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- After crashing in March, the price of crude oil is recovering faster than banks initially predicted.
- Some producers that were forced to pare back oil production are already reversing cuts as a result.
- Still, don’t expect oil demand to fully recover before the end of next year, analysts say.
- It could take even longer before US production grows.
- For more stories like this, sign up here for our weekly energy newsletter, Power Line.
It was a devastating spring for oil markets, as some futures reached record lows and companies responded by laying off staff, slashing dividends, and cutting billions from annual budgets.
But now there’s some good news: The price of crude is rising fast — faster than investors expected.
The US benchmark, West Texas Intermediate (WTI), posted its sharpest monthly gains on record in May. And when markets opened Tuesday morning, just days after OPEC Plus agreed to extend record supply cuts through July, WTI was trading at about $38 a barrel — up another 8% or so, since the start of June.
“The oversupply, which sent WTI oil prices into the negative earlier this year, is a thing of the past, as long as OPEC+ compliance stays strong and the oil demand recovery trajectory isn’t radically altered,” the research firm Rystad Energy said in a statement on Monday.
Depressed supply and returning demand for oil-based fuels, such as gasoline, are driving the market recovery, analysts said.
Data on mobility from Apple Maps, for example, suggests that requests for driving directions — a rough proxy for travel volume — have returned to pre-pandemic levels in the US. Routing requests are also recovering in Germany and Italy, the data show.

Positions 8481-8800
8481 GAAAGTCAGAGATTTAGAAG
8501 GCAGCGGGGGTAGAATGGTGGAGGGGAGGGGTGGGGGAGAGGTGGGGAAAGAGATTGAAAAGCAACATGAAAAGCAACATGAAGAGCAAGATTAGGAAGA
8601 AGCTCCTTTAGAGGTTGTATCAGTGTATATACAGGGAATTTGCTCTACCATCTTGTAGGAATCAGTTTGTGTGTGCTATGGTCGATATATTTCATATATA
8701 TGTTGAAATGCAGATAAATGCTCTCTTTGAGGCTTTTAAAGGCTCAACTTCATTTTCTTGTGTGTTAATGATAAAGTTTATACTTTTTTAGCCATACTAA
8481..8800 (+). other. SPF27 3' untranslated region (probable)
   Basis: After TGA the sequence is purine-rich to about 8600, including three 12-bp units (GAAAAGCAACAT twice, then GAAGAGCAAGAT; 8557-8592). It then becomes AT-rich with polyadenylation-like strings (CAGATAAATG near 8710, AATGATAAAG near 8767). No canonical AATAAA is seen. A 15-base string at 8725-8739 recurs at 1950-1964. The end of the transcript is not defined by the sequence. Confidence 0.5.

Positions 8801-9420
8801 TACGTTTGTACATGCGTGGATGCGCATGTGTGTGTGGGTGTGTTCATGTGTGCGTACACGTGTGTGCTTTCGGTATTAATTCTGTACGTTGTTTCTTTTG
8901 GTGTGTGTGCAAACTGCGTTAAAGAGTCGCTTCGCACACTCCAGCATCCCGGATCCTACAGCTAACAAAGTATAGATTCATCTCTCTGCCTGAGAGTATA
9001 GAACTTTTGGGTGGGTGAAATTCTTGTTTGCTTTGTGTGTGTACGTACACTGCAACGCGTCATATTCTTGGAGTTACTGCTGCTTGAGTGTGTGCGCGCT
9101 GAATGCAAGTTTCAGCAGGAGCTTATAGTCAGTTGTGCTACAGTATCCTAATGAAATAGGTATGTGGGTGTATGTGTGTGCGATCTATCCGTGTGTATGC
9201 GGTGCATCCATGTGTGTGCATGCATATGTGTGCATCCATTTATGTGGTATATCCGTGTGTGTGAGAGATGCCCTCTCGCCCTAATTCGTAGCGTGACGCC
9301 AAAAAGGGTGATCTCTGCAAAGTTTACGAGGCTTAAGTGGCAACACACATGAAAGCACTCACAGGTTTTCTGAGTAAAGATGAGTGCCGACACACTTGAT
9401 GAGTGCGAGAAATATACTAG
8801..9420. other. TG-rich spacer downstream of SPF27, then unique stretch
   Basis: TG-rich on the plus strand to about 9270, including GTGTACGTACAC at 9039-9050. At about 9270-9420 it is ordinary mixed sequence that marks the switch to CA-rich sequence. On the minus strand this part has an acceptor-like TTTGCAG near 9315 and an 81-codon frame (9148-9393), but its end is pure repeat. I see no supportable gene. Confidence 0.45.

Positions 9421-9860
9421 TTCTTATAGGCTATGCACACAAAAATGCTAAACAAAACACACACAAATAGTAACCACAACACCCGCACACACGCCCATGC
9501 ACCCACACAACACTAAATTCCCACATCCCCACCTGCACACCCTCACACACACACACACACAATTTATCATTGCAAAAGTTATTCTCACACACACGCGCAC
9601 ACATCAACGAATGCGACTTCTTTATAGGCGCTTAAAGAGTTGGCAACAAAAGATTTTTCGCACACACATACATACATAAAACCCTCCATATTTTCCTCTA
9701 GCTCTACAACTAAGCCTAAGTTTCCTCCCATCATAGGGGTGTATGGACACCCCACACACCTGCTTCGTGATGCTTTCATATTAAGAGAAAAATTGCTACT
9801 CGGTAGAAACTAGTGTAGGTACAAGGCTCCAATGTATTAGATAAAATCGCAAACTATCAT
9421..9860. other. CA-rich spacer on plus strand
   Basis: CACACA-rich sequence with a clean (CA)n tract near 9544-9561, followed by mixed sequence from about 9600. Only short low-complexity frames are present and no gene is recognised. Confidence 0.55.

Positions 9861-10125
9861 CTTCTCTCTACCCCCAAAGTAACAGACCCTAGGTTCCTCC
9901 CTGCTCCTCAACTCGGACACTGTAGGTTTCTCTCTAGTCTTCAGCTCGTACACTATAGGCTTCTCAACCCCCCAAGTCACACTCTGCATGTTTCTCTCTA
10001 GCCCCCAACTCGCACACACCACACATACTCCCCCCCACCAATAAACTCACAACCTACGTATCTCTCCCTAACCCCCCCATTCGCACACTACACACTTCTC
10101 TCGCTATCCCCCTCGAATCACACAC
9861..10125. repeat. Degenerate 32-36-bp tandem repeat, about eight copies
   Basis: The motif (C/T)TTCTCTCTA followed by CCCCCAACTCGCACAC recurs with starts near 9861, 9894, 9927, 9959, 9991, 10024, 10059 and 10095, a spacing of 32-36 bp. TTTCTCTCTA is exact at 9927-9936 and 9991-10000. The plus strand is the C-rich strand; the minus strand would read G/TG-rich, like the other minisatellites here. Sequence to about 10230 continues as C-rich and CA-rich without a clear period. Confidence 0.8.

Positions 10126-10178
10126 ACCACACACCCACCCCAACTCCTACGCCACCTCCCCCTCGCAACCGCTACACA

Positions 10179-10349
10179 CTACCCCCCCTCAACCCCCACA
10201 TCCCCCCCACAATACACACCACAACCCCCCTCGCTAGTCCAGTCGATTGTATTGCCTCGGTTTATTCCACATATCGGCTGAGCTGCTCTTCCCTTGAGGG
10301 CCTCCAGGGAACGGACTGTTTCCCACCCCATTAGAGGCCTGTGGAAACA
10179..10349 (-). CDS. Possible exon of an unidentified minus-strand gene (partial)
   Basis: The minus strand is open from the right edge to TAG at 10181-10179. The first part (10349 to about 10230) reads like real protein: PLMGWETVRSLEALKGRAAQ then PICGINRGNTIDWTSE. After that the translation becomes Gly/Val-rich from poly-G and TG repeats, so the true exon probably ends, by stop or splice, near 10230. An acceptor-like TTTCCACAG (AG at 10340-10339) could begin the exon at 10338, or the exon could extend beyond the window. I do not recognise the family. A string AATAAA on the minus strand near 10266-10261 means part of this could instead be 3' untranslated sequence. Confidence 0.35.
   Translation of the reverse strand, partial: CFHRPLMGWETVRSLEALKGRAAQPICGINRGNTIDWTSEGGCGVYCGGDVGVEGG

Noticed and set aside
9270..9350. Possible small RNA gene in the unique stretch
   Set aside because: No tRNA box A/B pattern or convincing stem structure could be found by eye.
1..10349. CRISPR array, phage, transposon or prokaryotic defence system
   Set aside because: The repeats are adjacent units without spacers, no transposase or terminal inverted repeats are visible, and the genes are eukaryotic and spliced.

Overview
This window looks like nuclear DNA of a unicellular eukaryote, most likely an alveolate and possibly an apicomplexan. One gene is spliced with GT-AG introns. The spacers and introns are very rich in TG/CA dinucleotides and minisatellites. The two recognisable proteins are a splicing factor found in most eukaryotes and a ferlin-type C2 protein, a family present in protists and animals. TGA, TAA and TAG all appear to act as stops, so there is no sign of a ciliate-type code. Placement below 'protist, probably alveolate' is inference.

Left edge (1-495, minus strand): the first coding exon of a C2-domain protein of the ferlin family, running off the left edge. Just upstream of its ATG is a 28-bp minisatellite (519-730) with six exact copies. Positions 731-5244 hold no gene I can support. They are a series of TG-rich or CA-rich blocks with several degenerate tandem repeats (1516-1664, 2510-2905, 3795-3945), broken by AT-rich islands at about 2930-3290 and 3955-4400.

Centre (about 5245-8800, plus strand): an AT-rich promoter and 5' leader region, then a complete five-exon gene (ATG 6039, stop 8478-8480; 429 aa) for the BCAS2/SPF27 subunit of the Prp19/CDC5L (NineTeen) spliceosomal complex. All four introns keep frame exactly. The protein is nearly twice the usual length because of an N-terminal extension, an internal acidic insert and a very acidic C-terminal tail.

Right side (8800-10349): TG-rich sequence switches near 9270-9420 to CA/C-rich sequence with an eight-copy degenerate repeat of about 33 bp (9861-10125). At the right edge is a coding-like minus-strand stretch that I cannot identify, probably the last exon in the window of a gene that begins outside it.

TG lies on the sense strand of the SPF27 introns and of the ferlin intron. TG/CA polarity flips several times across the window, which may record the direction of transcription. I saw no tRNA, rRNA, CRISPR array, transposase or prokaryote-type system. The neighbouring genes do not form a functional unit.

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“The balance between supply and demand continues to tighten, after rebalancing earlier than expected,” Morgan Stanley analysts led by Martijn Rats said in a note on Monday. “From here, demand is set to improve as economies re-open.”
Demand could fully recover by the end of 2021, Morgan Stanley says
To understand the near-term future of oil markets, it can be helpful to look to China, where the coronavirus hit first.
There, a recovery is well underway and traffic has picked up. That translates to growth in oil demand: In May, the country imported a record volume of crude oil, according to a UBS note published Monday.
Surging demand in China and elsewhere has helped sentiment for the sector, the UBS analysts note. But Rats says that demand “still seems fragile.”
Look at refining margins, he says, which are historically low. In fact, Morgan Stanley’s global composite of refining margins is in “negative territory,” the bank said.
“Demand is unlikely to return fully to pre-COVID-19 levels until the end of 2021, in our view,” Rats said.
Analysts at Goldman Sachs led by Damien Courvalin shared similar concerns. In a note published Monday, they said that “demand expectations are running ahead of a more gradual and still highly uncertain recovery.”
What returning demand means for future prices, and what those prices mean for oil producers
So far, most banks have underestimated the speed at which oil prices have recovered.
Goldman Sachs now predicts WTI will be priced at $40 a barrel in the last three months of the year, up from the bank’s previous estimate of about $35.